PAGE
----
Functionally, there seems to be nothing especially unique about the Tokagypt to make it so appealing to 1970s and 1980s terror groups. It was very well built, but so were a lot of other semi-auto 9mm handguns. The WWII Tokarev shape was not particularly concealable either. None the less, the Tokagypt spread to other 1970s / 1980s terror organizations in western Europe: Basque separatists in Spain, far-left groups in Portugal, and so on. The gun’s reputation in these circles seemed to just feed itself, with no real other explanation.
The above snippet is a 1979 American intelligence report on far-left groups in Italy, with a focus on how the “Red Brigades” organization was replacing WWII guns with AK-47s and Tokagypts. This document was declassified in 2007.
The Tokagypt (and surprisingly also, the Walam) was present in middle eastern terror groups as well.
(official CIA photo, declassified in 2011)
The Walam 48 above (modified with a threaded extended barrel) was captured by the IDF from a Palestinian group in Lebanon during Israel’s 1982 invasion of that country. As passed on from the Mossad to the CIA, the gun offered insights into how arms dealers interacted with arab militants.
The gun, a so-called “sterile Walam” was post-production marked “GSM MAUSER OBERAUDORF GERMANY”. For starters, the town’s name is Oberndorf not “Oberaudorf”. Secondly, Mauser never had any involvement with Walther. During the Third Reich era, the Mauser-Werke in Oberndorf made the Wehrmacht’s M-1914 and Kriegsmarine’s M-1934 pistols; neither of which remotely looks like a Walam.
Almost certainly this was the handiwork of an arms dealing middleman. In the arab world, German guns – especially of WWII vintage – had a reputation for high quality and the seller no doubt saw “value-added” opportunity in the inscription, to hike the price to a less-informed Palestinian buyer.
Tokagypts themselves appeared as well, both in Lebanon’s 1980s strife and elsewhere thereafter.
(photo via Calibre Obscura website)
This spread was captured from an ISIS bomb workshop in Syria in June 2019. The pistol upper right, closest to the blue IED barrel, is a Tokagypt with an extended threaded barrel. Also of WWII interest, the gun below it is a Mle. 1922, the French army version of the FN 10/22 used during the 1940 defeat. It was probably left behind by the Vichy troops in Syria decades ago now.
(A Tokagypt recovered in Iraq during 2019. It had originally been imported into West Germany by Albin Wahl during the Cold War.)
One place where the Tokagypt has no bad reputation is the USA. It is extremely rare to see the gun associated with crime in the country. Curiously, as recently as 2019, the evidence coding used by some American police departments still lists the Tokagypt’s manufacturer as Ferunion, the Cold War-era Hungarian sales front.
To bring the story to a close, Egypt is worth a final mention. In 1958, as mentioned, the 13,250 delivered Tokagypts were dumped off onto the Egyptian National Police. They were certainly needed, as even a decade-plus after WWII, the force still had a motley assortment of pre-WWII Webleys, Colt .38s, and other six-shooters.
Law enforcement in Egypt is multilayered and includes the National Police, State Security, niche departments like the tourism police, and finally local municipal police. When the National Police replaced the Tokagypts with CZ-75s and Glocks, they filtered down to the lower levels.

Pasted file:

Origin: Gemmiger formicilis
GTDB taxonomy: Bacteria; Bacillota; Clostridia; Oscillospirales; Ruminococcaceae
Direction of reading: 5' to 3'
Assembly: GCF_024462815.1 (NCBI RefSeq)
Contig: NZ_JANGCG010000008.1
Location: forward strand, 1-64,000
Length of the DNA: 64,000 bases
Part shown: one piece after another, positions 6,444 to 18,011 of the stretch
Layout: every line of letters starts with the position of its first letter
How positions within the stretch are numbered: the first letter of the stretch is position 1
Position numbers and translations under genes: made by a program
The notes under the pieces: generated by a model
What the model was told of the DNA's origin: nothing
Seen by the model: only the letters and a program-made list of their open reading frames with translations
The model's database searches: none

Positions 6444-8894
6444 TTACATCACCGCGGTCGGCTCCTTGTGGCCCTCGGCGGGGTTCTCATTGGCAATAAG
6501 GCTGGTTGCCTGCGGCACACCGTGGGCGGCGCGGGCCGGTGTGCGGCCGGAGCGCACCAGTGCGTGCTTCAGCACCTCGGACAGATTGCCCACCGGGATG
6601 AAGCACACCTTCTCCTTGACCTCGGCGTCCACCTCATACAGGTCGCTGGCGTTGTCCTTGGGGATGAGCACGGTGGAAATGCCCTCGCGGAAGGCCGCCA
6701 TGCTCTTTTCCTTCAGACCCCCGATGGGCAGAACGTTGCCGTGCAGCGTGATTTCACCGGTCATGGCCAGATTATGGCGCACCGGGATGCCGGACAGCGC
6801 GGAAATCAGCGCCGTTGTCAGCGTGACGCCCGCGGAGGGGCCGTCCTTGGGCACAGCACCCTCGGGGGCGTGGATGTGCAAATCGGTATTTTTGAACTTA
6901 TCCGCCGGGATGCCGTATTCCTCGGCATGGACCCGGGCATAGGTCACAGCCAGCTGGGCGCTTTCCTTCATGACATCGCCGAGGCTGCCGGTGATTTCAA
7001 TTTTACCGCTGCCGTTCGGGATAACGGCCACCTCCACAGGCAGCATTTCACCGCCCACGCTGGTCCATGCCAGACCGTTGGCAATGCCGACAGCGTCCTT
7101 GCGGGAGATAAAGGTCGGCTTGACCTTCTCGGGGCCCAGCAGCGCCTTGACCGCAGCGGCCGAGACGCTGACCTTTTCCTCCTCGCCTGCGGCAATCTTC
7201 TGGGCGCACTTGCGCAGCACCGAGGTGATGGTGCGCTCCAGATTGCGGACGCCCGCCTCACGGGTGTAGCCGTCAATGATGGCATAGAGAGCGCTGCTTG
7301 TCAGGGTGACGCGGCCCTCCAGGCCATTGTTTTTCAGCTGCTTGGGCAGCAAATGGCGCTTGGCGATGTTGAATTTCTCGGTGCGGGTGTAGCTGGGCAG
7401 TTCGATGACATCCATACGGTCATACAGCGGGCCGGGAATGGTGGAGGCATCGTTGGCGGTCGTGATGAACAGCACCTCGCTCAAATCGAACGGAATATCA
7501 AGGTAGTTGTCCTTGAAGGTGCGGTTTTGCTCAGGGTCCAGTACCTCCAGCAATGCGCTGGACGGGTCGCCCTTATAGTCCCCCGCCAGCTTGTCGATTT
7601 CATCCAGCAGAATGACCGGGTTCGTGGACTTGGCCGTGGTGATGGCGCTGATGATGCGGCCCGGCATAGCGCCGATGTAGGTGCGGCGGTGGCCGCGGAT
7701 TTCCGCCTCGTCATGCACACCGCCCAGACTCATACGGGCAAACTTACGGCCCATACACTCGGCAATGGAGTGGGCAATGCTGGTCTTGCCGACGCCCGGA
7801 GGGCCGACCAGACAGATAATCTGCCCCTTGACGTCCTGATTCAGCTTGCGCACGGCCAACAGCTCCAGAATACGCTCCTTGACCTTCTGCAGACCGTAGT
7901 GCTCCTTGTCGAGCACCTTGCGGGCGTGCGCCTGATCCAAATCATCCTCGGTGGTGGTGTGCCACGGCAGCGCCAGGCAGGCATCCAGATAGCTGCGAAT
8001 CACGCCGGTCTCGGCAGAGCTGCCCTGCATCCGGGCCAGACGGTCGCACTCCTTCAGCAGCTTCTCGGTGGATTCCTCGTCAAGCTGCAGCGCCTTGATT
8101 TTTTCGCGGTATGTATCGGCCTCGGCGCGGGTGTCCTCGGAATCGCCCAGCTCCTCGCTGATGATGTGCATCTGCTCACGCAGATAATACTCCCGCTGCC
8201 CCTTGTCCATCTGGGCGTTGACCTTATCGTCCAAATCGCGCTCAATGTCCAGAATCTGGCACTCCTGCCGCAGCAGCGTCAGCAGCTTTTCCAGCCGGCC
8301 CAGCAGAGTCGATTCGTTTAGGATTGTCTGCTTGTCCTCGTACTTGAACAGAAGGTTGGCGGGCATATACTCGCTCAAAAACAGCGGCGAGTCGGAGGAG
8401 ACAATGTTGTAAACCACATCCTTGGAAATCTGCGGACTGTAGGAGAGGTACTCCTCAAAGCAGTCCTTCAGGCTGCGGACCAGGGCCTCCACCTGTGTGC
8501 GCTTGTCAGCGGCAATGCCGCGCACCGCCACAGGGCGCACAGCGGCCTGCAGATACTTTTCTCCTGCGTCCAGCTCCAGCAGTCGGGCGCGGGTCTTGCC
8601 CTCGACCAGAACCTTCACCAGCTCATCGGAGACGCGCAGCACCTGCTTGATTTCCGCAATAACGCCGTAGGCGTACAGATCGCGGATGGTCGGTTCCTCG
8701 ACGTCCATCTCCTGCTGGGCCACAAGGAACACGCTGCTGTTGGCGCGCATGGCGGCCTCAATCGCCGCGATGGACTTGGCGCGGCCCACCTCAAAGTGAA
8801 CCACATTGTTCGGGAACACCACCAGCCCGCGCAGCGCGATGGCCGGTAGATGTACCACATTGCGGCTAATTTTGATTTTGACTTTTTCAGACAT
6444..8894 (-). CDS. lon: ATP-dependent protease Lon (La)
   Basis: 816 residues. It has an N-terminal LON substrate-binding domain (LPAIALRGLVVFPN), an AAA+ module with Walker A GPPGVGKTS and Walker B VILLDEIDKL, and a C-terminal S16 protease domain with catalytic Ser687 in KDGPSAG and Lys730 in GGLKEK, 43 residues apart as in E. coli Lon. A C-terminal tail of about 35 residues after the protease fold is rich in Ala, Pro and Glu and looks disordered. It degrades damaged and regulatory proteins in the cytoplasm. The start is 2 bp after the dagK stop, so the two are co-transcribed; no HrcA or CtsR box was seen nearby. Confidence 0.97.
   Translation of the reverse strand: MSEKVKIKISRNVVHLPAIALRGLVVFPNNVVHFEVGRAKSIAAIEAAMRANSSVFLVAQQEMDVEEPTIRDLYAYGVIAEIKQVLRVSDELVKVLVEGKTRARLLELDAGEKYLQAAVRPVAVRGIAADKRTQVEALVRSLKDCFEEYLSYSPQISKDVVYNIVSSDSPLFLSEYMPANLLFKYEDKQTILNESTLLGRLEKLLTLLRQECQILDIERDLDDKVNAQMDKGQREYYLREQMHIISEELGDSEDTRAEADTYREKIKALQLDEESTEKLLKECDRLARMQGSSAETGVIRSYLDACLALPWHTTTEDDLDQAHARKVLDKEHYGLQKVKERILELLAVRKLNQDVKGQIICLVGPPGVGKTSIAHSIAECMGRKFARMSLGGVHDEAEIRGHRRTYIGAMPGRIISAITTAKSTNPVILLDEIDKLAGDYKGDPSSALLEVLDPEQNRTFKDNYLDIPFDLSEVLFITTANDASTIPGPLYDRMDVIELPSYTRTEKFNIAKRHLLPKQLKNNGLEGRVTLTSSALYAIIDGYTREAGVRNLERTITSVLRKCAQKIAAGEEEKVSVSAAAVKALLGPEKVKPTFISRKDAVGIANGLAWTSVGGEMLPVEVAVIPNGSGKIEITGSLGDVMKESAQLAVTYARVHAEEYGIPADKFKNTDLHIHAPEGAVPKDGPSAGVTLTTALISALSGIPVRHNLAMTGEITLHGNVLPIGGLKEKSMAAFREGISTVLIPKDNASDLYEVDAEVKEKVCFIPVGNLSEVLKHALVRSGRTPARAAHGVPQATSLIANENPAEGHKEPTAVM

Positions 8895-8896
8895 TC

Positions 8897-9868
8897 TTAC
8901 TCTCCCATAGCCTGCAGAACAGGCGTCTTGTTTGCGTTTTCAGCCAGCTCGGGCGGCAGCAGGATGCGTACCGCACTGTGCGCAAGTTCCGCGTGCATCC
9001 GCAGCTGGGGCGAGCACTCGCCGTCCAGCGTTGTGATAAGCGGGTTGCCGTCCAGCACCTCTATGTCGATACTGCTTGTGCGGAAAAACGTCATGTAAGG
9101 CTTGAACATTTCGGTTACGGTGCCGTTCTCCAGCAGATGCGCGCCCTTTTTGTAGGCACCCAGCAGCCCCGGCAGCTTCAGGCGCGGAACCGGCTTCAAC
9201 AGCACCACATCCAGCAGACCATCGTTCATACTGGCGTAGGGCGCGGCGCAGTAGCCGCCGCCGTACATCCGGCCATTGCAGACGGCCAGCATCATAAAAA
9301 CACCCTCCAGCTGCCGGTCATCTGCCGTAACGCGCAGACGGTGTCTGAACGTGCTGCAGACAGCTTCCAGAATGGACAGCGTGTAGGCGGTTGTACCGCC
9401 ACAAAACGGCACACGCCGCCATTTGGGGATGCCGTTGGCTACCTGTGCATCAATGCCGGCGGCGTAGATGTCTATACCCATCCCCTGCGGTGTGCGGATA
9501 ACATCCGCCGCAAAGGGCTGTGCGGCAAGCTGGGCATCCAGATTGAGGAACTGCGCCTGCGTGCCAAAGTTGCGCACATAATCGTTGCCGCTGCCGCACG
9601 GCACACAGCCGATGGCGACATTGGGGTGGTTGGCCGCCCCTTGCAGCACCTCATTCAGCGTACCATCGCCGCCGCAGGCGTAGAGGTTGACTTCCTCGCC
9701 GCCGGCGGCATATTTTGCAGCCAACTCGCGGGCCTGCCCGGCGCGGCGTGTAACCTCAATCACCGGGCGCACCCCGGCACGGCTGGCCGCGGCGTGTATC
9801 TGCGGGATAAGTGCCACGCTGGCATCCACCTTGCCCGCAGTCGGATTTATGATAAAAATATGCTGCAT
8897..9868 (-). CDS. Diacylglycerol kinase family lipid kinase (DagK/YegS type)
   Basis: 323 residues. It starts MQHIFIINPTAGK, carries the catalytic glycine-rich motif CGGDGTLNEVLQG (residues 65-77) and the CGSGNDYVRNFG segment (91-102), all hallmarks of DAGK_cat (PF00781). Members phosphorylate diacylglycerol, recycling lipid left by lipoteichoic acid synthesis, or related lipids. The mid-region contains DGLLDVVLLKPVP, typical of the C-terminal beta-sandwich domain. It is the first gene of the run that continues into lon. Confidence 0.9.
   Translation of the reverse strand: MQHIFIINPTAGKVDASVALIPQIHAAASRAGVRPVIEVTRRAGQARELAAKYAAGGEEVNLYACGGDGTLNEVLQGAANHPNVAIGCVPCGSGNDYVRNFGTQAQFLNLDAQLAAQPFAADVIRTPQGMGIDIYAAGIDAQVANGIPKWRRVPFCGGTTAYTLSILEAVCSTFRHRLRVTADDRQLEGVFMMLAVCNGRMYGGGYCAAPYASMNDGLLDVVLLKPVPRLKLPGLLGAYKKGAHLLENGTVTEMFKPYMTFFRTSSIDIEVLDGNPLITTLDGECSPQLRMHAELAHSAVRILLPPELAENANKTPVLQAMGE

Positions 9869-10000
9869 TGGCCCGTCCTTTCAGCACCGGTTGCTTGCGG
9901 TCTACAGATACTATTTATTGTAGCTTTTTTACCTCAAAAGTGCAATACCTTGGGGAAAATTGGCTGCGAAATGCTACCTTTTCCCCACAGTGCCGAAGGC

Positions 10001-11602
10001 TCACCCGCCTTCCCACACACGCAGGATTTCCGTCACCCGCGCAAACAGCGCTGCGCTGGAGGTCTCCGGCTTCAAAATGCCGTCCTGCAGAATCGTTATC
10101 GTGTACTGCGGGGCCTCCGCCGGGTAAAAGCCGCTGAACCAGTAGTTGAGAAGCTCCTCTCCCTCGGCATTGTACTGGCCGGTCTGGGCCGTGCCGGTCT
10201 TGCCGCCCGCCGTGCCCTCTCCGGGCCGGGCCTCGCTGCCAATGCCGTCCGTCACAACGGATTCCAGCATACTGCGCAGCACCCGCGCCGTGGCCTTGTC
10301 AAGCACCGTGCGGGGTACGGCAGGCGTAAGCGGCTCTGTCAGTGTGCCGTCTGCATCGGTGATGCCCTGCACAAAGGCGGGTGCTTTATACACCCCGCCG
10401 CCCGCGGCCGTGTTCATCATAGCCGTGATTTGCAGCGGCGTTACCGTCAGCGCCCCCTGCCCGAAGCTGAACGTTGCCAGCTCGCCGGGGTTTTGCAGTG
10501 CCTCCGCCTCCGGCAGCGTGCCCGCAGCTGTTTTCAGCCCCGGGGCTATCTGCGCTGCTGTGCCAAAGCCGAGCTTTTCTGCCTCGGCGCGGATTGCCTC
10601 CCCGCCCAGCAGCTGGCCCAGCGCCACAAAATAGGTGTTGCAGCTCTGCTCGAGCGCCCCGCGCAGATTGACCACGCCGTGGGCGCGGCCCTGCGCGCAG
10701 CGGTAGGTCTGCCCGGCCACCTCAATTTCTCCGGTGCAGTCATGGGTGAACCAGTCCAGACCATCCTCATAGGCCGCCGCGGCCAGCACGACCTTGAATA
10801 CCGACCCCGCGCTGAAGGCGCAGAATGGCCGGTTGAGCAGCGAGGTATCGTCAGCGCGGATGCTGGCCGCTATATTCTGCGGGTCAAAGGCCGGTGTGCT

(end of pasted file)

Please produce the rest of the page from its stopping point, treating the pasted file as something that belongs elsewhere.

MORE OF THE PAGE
During the Mubarak era these departments had issues with corruption and a number of “toekjepts” as they are pronounced locally, are now on the wrong side of the law in Egypt too.
From el-Balad newspaper in January 2013, the underlined passage describes “Tokagypt 9mm handgun serial 7758” being recovered from a crime scene. Tokagypts were also used in a 2010 carjacking in Nasr City and other crimes.
The local police in Uzbakeya, a district of Cairo, was still carrying Tokagypts in the late 2010s.
Tokarevs (and even WWII TT-33s) serve on worldwide but Technika no longer exists. After communism ended Hungary still needed dollars; but now with Hungarian banks welcomed internationally there was no need for weird clandestine ways to obtain “western” currencies. Overall the world was flooded with ex-Warsaw Pact weaponry in the 1990s and it was hard to profitably deal in the same. This wasn’t made any easier by a Hungarian court blocking an attempt to incorporate Technika as a normal company. The new democratic government restricted arms exports (governmental, commercial, and private) to a handful of customs posts. Maybe the last nail in the coffin was a scandalous 1994 affair to sell guns through Panamanian and Ukrainian front companies into the violent breakup of Yugoslavia. Technika fully went bankrupt in 1999.
FEG was, by the turn of the millennium, considered a “distressed defense company” in the world scene. In 2004 it effectively exited the military arms market and by 2010 was almost bankrupt, being bought out and converted fully to a heating and air conditioning company.
Tokagypts appear from time to time in the USA’s civilian market, with major batches having been imported by Century Arms and SSME. They are generally inexpensive, usually less than $400. The Tokagypt has been on the ATF’s “Curios & Relics” list for at least three decades now; not surprising considering the gun’s curious path from the WWII Tokarev.
(This holster is not the original Egyptian design but is very often seen with Tokagypts today, like this one imported into the USA by SSME.) (photo via Empire Arms)